Bookmark   1 citation  
  • Non-Epicurean Desires.Fabien Schang - 2016 - Filosofia Unisinos 17 (1):63-68.
    In this paper, it is argued that there can be necessary and non-natural desires. After a discussion about what seems wrong with such desires, Epicurus’ classification of desires is treated similarly to Kripke’s treatment of the Kantian table of judgments. A sample of three cases is suggested to make this point.
    Direct download (2 more)  
     
    Export citation  
     
    Bookmark  
  • Compositionality and the Prospect of a Pluralistic Semantic Theory.Adam C. Podlaskowski - 2018 - Australasian Journal of Philosophy 97 (2):325-339.
    A semantic theory is committed to semantic monism just in case every particular semantic property posited by the theory is a member of the same kind. The commitment to semantic monism appears to draw some support from the need to provide a compositional semantics, since taking a single kind of semantic property as key to a semantic theory affords a uniform pattern on the basis of which the meaning of any given sentence can be compositionally determined. This line of support (...)
    Direct download (6 more)  
     
    Export citation  
     
    Bookmark  
  • Mental Files, Concepts, and Bodies of Information.Poong Lee - 2018 - Synthese 195 (8):3499-3518.
    In this paper, I argue that mental files are both concepts and bodies of information, against the existing views proposed by Fodor and Recanati. Fodor argues that mental files are not concepts but memories of information because concepts are mental symbols. However, Fodor’s argument against the identification of mental files with concepts fails. Recanati disagrees with Fodor and argues that mental files are concepts. But Recanati’s view does not differ essentially from Fodor’s because Recanati holds that mental files are simple (...)
    Direct download (2 more)  
     
    Export citation  
     
    Bookmark  
  • Mental Files and Naïve Semantic Accounts of Substitution Failure.Mayank Bora - forthcoming - Acta Analytica:1-25.
    Ever since Kripke’s influential arguments against descriptivism philosophers have attempted to provide solutions to Frege’s puzzle of substitution failure that adhere to Naïve Semantics—the view that names contribute their referents and referents alone to propositions expressed by sentences containing them. Recently, philosophers have also appealed to psychological objects called mental files, which are used to represent and store information on individuals, in solving the puzzle. Combining the two promises to revive a simple commonsensical theory while, at least prima facie, doing (...)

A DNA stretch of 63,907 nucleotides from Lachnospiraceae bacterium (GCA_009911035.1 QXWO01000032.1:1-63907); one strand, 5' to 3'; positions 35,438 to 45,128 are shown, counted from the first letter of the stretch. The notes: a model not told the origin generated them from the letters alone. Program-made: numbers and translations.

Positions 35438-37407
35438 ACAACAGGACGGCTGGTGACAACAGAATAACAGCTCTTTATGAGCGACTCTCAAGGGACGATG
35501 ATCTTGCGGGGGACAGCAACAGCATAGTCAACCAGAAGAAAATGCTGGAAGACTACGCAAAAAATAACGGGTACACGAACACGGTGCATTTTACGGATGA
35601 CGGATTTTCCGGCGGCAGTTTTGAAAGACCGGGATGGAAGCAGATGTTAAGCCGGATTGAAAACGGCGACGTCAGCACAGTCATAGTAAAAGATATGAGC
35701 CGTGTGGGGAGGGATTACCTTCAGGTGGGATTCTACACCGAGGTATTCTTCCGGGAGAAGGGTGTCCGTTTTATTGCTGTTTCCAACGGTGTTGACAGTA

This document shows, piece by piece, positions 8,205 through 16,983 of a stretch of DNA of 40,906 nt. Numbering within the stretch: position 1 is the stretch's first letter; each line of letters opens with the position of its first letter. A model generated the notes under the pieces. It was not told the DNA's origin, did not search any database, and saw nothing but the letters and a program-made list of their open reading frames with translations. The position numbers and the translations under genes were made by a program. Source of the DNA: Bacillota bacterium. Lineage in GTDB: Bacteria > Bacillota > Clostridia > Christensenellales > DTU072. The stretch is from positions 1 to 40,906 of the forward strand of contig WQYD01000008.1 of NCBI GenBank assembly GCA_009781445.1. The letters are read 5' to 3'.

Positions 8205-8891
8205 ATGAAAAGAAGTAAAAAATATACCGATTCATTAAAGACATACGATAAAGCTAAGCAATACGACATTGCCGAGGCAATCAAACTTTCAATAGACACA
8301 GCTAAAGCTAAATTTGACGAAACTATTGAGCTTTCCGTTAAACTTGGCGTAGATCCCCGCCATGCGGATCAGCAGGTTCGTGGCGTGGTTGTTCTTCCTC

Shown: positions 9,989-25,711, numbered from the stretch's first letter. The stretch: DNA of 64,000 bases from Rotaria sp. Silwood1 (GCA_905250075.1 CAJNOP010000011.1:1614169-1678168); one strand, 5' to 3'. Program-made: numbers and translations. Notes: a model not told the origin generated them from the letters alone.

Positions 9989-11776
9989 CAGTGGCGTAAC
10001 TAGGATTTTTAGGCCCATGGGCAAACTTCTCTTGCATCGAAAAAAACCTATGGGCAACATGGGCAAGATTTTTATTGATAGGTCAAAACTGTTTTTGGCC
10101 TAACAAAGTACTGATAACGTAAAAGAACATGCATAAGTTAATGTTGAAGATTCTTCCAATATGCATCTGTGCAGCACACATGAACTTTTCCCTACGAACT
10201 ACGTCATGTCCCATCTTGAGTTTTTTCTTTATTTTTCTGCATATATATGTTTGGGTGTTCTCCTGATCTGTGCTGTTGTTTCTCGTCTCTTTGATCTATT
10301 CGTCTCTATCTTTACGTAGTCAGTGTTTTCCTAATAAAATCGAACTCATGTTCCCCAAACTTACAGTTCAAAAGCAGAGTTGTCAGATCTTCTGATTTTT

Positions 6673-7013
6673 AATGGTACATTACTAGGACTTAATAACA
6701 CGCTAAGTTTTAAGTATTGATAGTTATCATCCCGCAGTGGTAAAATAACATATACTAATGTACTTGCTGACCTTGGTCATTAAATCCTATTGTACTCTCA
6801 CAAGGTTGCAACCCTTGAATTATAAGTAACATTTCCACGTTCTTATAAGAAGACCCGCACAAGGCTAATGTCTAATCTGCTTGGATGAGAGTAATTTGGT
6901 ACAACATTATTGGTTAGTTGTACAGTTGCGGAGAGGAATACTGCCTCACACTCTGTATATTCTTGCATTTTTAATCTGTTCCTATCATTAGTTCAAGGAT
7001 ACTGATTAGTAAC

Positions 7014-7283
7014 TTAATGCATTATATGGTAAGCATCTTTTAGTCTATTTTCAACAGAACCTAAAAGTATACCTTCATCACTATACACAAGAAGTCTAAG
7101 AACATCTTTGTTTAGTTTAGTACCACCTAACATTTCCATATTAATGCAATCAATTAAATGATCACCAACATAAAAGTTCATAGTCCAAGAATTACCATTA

No categories
    Direct download (2 more)  
     
    Export citation  
     
    Bookmark  
  • How to Pick Out a Dragon: Fiction and the Selection Problem.Fredrik Haraldsen - forthcoming - Topoi:1-12.
    Non-actualist theories promise straightforward accounts of meaning, truth and reference of fictional discourse but are ostensibly saddled with a Selection Problem, that multiple possible candidates satisfy the role-descriptions associated with names used in fictions and no principled way to distinguish between them; yet if names are referential, there can only be one referent. The problem is often taken to be a serious—even decisive—obstacle for non-actualism, and the aim of this article is to show that the challenge can be met. I (...)
    Direct download (2 more)  
     
    Export citation  
     
    Bookmark  
  • Towards a Pluralist Theory of Singular Thought.Michele Palmira - 2018 - Synthese 195 (9):3947-3974.
    This paper investigates the question of how to correctly capture the scope of singular thinking. The first part of the paper identifies a scope problem for the dominant view of singular thought maintaining that, in order for a thinker to have a singular thought about an object o, the thinker has to bear a special epistemic relation to o. The scope problem has it is that this view cannot make sense of the singularity of our thoughts about objects to which (...)
    Direct download (3 more)  
     
    Export citation  
     
    Bookmark  
  • The No Reason Thesis.Judith Jarvis Thomson - 1989 - Social Philosophy and Policy 7 (1):1.
    Moral theorists often say such things as “But surely A ought to do such and such,” or “Plainly it is morally permissible for B to do so and so,” and do not even try to prove that those judgments are true. Moreover, they often rest weight on the supposition that those judgments are true. In particular, they often rest theories on them: they take them as data. Others object. They say that nobody is entitled to rest any weight at all (...)
    Direct download (7 more)  
     
    Export citation  
     
    Bookmark   4 citations  
  • In Defence of Narrow Content.Anandi Hattiangadi - forthcoming - Analysis:anz029.
    No categories
    Direct download (3 more)  
     
    Export citation  
     
    Bookmark  
  • The Causal Metaphor Account of Metaphysical Explanation.Jonathan Shaheen - 2017 - Philosophical Studies 174 (3):553-578.
    This paper argues that the semantic facts about ‘because’ are best explained via a metaphorical treatment of metaphysical explanation that treats causal explanation as explanation par excellence. Along the way, it defends a commitment to a unified causal sense of ‘because’ and offers a proprietary explanation of grounding skepticism. With the causal metaphor account of metaphysical explanation on the table, an extended discussion of the relationship between conceptual structure and metaphysics ends with a suggestion that the semantic facts about ‘because’ (...)